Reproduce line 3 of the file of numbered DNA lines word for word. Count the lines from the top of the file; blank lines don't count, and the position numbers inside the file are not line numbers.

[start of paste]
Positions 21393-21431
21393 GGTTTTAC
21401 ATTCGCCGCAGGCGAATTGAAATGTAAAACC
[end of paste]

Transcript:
21401 ATTCGCCGCAGGCGAATTGAAATGTAAAACC